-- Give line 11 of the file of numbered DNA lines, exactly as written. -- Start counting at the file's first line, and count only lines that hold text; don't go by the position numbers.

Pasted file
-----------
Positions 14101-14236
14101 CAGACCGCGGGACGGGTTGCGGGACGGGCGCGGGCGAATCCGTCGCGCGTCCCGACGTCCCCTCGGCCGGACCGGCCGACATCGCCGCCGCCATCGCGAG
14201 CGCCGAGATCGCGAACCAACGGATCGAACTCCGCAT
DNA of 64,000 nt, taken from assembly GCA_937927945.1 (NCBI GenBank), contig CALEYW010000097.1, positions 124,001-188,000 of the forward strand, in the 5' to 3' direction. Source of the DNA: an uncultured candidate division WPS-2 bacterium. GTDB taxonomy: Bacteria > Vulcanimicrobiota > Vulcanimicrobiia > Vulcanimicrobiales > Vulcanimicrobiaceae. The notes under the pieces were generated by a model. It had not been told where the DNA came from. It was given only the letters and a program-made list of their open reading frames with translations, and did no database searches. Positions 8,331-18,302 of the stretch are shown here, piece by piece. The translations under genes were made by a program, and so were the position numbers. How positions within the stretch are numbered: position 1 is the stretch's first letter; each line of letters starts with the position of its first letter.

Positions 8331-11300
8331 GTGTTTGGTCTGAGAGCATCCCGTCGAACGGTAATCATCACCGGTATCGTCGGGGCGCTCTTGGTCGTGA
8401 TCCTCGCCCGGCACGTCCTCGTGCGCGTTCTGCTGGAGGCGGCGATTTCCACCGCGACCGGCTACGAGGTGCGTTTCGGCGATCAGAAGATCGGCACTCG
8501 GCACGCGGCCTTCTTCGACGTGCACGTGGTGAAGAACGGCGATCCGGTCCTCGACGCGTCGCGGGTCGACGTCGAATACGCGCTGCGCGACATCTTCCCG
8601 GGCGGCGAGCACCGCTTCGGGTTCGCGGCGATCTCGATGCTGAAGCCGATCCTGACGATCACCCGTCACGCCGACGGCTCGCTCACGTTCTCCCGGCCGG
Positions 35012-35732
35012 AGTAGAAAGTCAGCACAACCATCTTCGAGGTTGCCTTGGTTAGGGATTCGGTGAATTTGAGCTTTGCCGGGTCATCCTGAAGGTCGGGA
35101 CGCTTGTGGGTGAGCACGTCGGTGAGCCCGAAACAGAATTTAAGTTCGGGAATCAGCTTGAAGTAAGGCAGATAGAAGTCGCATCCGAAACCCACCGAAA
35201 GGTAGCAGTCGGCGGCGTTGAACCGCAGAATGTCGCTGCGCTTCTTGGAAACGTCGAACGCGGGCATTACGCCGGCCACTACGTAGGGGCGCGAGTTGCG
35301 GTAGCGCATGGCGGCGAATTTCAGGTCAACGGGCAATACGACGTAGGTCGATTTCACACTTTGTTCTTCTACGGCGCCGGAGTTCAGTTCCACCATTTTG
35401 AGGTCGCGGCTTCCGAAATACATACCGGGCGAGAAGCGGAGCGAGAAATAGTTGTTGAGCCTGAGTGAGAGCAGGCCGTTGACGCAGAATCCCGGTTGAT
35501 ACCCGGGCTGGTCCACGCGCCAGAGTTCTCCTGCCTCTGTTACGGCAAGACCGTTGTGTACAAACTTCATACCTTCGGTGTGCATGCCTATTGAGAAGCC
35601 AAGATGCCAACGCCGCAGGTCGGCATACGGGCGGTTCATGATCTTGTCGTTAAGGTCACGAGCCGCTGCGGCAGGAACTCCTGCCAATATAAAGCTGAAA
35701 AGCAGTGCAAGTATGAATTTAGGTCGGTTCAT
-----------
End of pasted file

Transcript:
35012 AGTAGAAAGTCAGCACAACCATCTTCGAGGTTGCCTTGGTTAGGGATTCGGTGAATTTGAGCTTTGCCGGGTCATCCTGAAGGTCGGGA